While losses are never a good thing, I was not that particularly frustrated with the previous losses to the Hornets and the Celtics.  The Hornets defeat from my perspective was the result of a night where the Rockets could not make a jumper and the referees briefly allowed the return of Rileyball in the lane, while a large part of the Celtics defeat could be attributed to a night at the foul line which according to the Rockets broadcast tonight, was the second worst shooting percentage at the line in the history of the team.  While it was on the second night of a back to back, I did have confidence that Houston could defeat a Philadelphia team which barely had a .400 record and had lost five straight.

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in game coverage

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The brutal January schedule continues for the Rockets tonight as they visit the City of Brotherly Love in the second half of yet another back-to-back. The Rockets hope to snap a two game losing skid; however, the 76ers also have a much worse five game losing streak they hope ends tonight.

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in game coverage

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Most basketball junkies, especially ones who follow the Houston Rockets, know of the importance of the free throw shot.  Moneyball or Moreyball eschews the mid-range long 2 pointer in favor of free throws and 3 pointers.  The latter gives the most reward when a shot is successfully made, and the former is the easiest shot in basketball, as most basketball players can shoot the ball at percentages which normally outclass the points earned per possession during a game.  There are exceptions to the rule, which is why the Hack-a-Shaq can be a viable tactic at times, but teams avoid giving up fouls for this very reason.  The Houston defense in particular emphasizes avoiding fouling and at times seems to prefer giving up layups to fouling, especially since the former means that they can still push the ball at their high pace.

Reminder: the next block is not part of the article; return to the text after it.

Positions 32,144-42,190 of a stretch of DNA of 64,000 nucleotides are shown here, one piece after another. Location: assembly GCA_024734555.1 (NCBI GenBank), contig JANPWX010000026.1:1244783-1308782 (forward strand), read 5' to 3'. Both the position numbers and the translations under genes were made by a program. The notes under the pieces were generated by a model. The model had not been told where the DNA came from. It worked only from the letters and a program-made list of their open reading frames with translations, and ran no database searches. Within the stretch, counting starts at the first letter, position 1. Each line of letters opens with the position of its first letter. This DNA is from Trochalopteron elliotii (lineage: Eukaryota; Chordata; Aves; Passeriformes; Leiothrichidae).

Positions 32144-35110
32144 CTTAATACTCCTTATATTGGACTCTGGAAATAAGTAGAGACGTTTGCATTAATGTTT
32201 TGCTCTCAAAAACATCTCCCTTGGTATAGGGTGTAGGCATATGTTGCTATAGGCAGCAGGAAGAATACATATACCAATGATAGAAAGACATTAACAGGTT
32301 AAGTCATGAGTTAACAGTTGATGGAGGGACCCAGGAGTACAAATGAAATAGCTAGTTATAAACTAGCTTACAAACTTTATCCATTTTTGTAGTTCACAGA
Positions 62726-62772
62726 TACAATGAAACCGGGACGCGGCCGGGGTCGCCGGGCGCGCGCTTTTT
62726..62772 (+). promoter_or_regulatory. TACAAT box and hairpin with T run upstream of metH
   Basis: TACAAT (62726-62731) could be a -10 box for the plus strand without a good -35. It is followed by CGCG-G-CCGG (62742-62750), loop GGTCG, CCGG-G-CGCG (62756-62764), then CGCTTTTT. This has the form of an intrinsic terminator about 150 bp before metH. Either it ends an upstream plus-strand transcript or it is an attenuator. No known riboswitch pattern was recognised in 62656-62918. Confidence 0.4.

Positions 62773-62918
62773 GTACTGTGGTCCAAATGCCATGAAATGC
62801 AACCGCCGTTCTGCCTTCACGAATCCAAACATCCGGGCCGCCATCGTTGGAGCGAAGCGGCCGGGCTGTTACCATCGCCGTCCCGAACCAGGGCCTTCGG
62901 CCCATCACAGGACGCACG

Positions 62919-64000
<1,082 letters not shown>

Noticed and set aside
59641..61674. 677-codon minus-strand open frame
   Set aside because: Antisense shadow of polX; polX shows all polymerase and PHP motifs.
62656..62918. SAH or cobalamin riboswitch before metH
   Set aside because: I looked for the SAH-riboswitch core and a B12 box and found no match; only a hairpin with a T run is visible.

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in game coverage

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in game coverage

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On prudence and excesses

Talk to people in Dallas and the object of their ire is the same man that brought back basketball to their town.  When two summers ago, Mark Cuban let Tyson Chandler walk to New York, he broke up a squad that had won the crown just a year before and would have challenged for it again in successive seasons.  But his reasons were not of the penny-pinching ilk that has led so many other owners to part ways with top tier talent.  While he knew he was crippling his team in the now, he thought even the chance at assembling a potential dynasty in the future was too good to forego.

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in essays

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